There are two common views behind the value of open-source commerce platforms: unlimited customizability and free to use (given an appropriate license). While these statements are generally accurate, they come with nuances as well.
Are open-source platforms the most customizable?
The short answer is that open codebase doesn’t necessarily mean ease of customization. In a nutshell, typical open source provides a means of modifying its behavior with access to the core, which can create a technical burden and issues:
- Non-trivial upgrades due to merge conflicts, incompatible business logic, and data migrations.
- Limited or non-existing community support.
- Maintenance and security fixes must be applied manually.
- You would have to fork and maintain the Dashboard, another large codebase.
- Your custom business logic is tight to specific programming languages and stack.
Plugin architecture, on the other hand, also has challenges. Users should seek platforms that are extensible and decoupled by design rather than open to modification. Saleor is designed to be extensible via API with all its configuration options.
Is open source free or cheaper?
There is a common notion that self-hosting is cheaper than SaaS, but it comes with a hidden cost:
• Platform upgrades require DevOps effort to stay updated with releases of new features, bug fixes, and security patches.
• Developers need to manage their environments to get the latest data from production.
• Scalability infrastructure needs to be in place to ensure that the business is not losing sales.
• Depending on project or team expertise, self-hosting can be more expensive than SaaS.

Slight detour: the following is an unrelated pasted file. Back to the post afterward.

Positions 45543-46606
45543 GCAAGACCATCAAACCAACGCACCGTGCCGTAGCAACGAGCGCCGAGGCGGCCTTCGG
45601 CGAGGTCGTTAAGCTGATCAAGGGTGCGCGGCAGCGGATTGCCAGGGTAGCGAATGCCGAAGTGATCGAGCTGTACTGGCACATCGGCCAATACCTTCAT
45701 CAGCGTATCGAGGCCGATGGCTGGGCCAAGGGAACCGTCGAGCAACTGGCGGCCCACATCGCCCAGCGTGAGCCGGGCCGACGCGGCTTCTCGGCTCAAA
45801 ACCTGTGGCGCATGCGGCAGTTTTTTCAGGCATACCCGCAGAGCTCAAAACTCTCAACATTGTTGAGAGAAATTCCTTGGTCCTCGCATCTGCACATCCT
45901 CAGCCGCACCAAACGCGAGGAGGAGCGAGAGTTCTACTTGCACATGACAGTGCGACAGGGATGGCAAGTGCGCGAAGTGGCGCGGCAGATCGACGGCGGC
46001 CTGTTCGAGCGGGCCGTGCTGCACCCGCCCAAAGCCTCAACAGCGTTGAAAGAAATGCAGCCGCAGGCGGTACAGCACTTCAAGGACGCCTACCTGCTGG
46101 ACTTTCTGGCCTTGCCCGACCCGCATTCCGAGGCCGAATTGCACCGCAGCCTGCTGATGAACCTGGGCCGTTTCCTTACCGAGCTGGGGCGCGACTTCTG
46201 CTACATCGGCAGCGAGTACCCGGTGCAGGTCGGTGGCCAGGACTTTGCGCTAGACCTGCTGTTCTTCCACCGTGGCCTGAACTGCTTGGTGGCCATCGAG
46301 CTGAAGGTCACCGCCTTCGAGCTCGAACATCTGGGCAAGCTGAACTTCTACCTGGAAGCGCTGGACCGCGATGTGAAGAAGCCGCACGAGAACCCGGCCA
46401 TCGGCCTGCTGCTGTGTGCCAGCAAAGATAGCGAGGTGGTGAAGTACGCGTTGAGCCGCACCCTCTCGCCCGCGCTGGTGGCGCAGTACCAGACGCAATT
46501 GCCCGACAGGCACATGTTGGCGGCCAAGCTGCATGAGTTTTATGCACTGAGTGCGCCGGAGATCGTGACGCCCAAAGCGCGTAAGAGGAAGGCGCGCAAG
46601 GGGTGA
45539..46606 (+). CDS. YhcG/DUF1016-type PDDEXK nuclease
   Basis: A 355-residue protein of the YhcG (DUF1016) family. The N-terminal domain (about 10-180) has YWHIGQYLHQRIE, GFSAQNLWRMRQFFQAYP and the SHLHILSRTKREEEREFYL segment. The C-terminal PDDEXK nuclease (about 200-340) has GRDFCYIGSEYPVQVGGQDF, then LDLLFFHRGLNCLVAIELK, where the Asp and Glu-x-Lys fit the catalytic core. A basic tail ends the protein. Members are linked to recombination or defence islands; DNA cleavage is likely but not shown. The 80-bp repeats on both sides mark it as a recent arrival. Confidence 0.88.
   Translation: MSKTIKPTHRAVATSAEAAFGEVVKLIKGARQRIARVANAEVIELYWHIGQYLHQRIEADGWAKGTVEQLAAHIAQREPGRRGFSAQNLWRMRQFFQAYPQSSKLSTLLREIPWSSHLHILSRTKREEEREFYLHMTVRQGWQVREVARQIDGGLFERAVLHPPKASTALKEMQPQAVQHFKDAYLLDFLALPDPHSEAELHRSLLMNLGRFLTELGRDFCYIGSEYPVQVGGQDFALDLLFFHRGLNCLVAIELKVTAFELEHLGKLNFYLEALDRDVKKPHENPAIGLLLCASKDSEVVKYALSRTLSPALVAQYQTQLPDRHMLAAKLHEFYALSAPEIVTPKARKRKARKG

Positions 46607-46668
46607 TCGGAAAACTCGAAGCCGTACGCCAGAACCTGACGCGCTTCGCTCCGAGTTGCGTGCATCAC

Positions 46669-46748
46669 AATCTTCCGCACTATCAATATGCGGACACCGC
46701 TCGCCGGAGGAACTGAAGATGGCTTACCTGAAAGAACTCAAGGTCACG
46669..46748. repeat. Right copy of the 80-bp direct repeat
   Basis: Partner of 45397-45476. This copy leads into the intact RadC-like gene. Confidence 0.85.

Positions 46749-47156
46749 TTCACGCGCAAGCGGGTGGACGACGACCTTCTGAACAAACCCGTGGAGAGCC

Benefits of open-source
Our codebase, roadmap, and development process are open to everyone.
Our users own their data and have control of the platform, even when using our cloud infrastructure.
Relying on closed-source vendors means your business is subject to policy changes, price changes, and even shutdowns.
We respect user and customer privacy, and being open allows anyone to examine that.
Ability to experiment
Running software locally enables developers to run, test, debug, and experiment with data without restrictions.
Open source allows anyone to view, audit, and patch the code. Adherence to security is not contingent on the vendor's ability to hire dedicated engineers.
Open source enables us to build a thriving community of developers and advocates.
Users can learn about the platform beyond documentation and tutorials.
Our approach to open source
We mean business
Our core, dashboard, apps, starter kits, docs, everything is open-source and has commercially unrestricted license.
One license, equal opportunities
There is no Enterprise edition or Community edition core product. We want to put the best tools in the hands of every business.
We have a thriving open to contributions, but our project is employee-driven with a centralized decision-making process which provides a predictable roadmap and has focused vision.